Does it surprise anyone at all that politicians do — well, anything that they do? It amuses me to no end when our elected officials are caught breaking laws or bending rules or doing things that only five minutes before they were screaming about not doing. Absolute power, it is said, corrupts absolutely; and while I don’t think that every leader ever has given in to their temptations, I just can’t believe that any of this behavior (or worse) is at all unexpected.
To any Democrats out there ranting and raving about how horrible South Carolina’s Governor Mark Sanford is — sit down and shut up. Remember Clinton, and how he did, oh, pretty much the same thing? And, hey, we all cheered because here’s a middle aged guy getting hummers from the young intern. Who could blame him?
It’s not about politics, really. There are legitimate questions raised — Did Sanford spend tax dollars to get to Argentina? Did Clinton lie under oath? — but if you take legal questions and ramifications out of the equation, you’re left with one thing: human nature.
Look, if you’re powerful — I don’t care if you’re a mayor of a small town or President of the United States — there will be people out there who are willing to trade sex for favors, and women that are attracted to your office. There will be temptation, and hopefully — if we elected you to lead us — you’re of strong enough character to resist. Ditto when you have the opportunity to steal, or do anything else “wrong.”
But let’s be honest: most politicians are not there because they’ll make good leaders. They’re there because they had more money to advertise, or the lies they told about their opponents stuck better, or they’re running against a pedophile. Likewise, I don’t think a lot of people get (or stay) in politics because they want to make the world on some level a better place; they want power, fame, money — the trappings of the offices.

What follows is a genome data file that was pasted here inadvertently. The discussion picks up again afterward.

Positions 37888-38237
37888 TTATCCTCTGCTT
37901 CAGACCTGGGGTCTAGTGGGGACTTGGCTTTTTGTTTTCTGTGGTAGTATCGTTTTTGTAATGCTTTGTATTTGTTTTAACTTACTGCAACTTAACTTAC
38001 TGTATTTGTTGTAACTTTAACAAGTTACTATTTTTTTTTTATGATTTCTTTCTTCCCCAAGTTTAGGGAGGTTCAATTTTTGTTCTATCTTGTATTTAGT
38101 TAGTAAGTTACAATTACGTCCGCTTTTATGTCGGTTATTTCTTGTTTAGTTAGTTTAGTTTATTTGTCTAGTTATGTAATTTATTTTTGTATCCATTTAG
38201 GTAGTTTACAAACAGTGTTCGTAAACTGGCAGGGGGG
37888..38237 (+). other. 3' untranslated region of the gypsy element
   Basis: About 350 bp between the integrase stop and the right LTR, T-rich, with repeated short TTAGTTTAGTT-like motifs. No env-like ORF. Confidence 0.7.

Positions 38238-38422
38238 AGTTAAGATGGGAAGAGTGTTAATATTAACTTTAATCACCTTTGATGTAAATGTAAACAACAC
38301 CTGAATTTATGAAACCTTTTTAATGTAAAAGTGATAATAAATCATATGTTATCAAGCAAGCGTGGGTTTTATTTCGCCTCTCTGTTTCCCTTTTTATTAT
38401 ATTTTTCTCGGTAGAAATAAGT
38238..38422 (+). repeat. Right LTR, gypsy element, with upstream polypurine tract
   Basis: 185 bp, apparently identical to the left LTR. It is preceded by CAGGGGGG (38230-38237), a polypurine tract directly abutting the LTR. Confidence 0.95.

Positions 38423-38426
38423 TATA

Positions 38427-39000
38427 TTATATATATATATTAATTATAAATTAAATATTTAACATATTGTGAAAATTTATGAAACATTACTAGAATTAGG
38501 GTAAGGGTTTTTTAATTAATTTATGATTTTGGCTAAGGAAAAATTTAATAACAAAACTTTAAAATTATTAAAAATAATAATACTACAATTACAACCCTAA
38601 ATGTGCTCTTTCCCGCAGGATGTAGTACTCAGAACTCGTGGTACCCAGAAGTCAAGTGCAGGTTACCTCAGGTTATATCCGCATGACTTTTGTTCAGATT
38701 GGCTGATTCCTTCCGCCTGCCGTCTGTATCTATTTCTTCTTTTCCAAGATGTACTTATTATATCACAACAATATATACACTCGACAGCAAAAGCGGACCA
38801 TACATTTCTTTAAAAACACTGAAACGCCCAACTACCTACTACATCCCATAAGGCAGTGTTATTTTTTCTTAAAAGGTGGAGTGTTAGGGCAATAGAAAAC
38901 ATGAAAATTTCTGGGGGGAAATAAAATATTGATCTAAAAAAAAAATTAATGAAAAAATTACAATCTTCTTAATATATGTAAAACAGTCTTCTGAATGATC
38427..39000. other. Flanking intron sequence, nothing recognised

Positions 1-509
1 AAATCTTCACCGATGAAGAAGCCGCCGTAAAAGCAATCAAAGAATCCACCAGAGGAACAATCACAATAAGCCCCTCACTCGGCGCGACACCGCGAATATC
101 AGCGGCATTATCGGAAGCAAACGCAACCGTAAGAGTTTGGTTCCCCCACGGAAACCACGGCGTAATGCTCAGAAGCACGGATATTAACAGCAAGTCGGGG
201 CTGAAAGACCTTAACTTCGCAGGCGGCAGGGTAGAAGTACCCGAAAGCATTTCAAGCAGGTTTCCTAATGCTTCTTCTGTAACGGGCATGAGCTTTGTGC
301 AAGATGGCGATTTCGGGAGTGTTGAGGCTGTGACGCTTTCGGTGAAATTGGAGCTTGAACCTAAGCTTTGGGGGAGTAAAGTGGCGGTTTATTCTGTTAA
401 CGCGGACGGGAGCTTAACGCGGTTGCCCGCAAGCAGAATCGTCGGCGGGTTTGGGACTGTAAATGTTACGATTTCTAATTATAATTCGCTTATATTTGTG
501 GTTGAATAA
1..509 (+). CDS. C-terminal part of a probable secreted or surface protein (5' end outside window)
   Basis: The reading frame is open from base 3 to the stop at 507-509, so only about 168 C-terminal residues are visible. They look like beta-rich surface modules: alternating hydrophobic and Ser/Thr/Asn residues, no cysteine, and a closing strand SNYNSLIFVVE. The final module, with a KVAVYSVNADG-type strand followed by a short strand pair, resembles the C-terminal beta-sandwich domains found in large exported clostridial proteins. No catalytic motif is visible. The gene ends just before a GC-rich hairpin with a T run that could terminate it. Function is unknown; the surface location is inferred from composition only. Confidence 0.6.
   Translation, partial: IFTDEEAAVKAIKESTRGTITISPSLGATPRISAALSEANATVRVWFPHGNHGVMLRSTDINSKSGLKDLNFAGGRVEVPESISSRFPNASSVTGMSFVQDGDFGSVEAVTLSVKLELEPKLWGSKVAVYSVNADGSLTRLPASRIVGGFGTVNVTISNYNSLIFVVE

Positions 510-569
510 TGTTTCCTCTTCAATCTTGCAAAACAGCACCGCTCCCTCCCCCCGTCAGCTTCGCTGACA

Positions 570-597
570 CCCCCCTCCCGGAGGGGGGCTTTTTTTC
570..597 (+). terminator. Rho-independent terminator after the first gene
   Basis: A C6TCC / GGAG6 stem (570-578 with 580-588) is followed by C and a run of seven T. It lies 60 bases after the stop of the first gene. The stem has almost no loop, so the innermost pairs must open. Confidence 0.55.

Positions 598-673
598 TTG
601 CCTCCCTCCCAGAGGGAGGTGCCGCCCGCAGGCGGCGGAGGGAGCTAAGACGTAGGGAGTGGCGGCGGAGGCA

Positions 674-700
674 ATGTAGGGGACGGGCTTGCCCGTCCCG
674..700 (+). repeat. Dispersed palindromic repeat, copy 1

Should Sanford resign? Assuming that he hasn’t broken any laws, I don’t think so. In fact, I would argue that maybe he’s a better leader or moral example than anyone else I can think of who has gotten caught with his or her hand in the cookie jar: he came right out and admitted it. There were probably threats of revelation from some outside party that compelled his tear-stained press conference yesterday, sure — but regardless, he was honest about it. He didn’t lie about it, he didn’t make excuses, he didn’t argue about the meaning of the word “sex.”
Short of the fact that he cheated on his wife, I think this was about the classiest handling of a political scandal that I’ve seen in my lifetime. We all — everyone of us, to a person — do wrong or bad things. Some of us have extramarital affairs, some of us steal, some of us get hopped up on crystal meth, rob three banks, and rape goats. But how many of us will admit that we’ve done wrong, with no excuses made? Even when confronted with videotape and DNA evidence, too many people lie or create stories or dance around the subject.
Sanford, if he broke no laws and is still capable of performing his duties while his family sorts things out, deserves probably more than any other politician to remain in office. He’s an outstanding example of honor (even if only after the fact) and accountability — two qualities that seem to be desperately lacking in the world today.
Besides, how great do you think his replacement will be?
If we continue to ignore only the actions and not differentiate those actions by the reactions, then all we are teaching the future generations is that the main goal is not to get caught.